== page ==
Jul 19, 2021 - Politics & Policy

By the numbers: Would-be Dreamers

Estimated number of immigrants eligible, <br>but not enrolled in DACA
Data: Migration Policy Institute, U.S. Citizenship and Immigration Services; Chart: Will Chase/Axios

The fate of roughly 80,000 people who applied for but hadn't been approved for the Deferred Action for Childhood Arrivals (DACA) program rests with Congress — and the Senate parliamentarian.

Why it matters: A federal judge Friday blocked roughly 500,000 to 700,000 unauthorized immigrants brought to the U.S. as children from participating in DACA and receiving its deportation protections. Nothing changed — for now — for the more than 600,000 active DACA recipients.

By the numbers: California, Texas and Florida have the largest number of immigrants qualified for DACA but not actively enrolled in the program. That's based on data from U.S. Citizenship and Immigration Services, which handles legal immigration, and the Migration Policy Institute's December estimates of DACA-eligible populations by state.

  • California, Texas and Illinois have the greatest number of active DACA recipients.
  • As of the end of March, 81% of DACA recipients were from Mexico, and 9% were from the Northern Triangle (Guatemala, Honduras and El Salvador).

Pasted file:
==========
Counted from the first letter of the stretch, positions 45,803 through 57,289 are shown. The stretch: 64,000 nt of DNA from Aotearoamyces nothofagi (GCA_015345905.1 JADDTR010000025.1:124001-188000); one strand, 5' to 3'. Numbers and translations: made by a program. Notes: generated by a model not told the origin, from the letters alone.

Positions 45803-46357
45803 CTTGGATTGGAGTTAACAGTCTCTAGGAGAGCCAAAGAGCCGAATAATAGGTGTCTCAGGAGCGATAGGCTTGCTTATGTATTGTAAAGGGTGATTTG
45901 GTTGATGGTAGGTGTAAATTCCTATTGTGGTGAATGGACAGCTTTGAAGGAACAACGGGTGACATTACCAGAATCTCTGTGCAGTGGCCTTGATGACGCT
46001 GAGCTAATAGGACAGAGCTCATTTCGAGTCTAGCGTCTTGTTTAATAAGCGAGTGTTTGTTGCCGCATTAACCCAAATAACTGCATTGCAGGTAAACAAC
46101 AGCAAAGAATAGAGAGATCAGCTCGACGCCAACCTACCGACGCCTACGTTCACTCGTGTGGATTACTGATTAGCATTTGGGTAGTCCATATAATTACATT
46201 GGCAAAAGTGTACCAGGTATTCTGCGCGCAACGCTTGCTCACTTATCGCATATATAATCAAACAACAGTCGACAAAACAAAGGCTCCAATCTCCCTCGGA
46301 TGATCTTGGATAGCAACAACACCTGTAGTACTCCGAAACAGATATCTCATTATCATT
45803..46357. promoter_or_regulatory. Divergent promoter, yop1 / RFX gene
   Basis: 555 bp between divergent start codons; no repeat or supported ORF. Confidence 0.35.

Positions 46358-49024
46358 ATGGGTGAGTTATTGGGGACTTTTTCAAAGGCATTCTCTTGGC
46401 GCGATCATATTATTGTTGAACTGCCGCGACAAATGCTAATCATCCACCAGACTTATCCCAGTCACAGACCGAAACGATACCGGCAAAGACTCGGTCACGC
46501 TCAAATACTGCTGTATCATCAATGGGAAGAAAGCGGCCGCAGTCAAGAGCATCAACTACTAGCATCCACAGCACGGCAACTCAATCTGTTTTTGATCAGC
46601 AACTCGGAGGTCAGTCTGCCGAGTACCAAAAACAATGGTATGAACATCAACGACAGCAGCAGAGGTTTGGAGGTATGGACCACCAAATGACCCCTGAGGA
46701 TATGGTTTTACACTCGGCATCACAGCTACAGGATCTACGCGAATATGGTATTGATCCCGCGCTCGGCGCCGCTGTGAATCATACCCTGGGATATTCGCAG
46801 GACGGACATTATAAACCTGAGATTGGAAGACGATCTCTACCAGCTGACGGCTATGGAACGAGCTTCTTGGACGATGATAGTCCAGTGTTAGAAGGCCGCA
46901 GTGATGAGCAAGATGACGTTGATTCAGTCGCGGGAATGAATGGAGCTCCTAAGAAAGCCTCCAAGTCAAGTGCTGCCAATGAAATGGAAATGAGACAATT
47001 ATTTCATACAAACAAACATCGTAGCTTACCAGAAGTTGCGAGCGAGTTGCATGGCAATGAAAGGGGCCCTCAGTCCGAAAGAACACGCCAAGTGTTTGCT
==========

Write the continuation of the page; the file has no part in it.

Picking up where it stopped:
• Most are now in their 20s.

What they're saying: Multiple Democratic Senate aides told Axios that last week's ruling heightened the urgency to pass pathways to citizenship for so-called Dreamers.

  • Even before the ruling, Democrats planned to include pathways for Dreamers, Temporary Protected Status holders and essential workers in their sweeping $3.5-trillion, "soft" infrastructure reconciliation package.
  • That would allow them to pass the provisions with a simple majority.

What to watch: Senate Majority Leader Chuck Schumer (D-N.Y.) has set Wednesday as a deadline for Democrats to come to an agreement on the general framework of the bill, which includes immigration.

  • Details of the bill — including specifics on pathways for undocumented immigrants — likely won't be available until late September or early October, one Democratic Senate aide familiar with the negotiations said.

But, but, but: There's a chance the Senate parliamentarian says immigration changes can't be passed through a budget reconciliation process.

  • That happened earlier this year with the Democrats' effort to raise the minimum wage.
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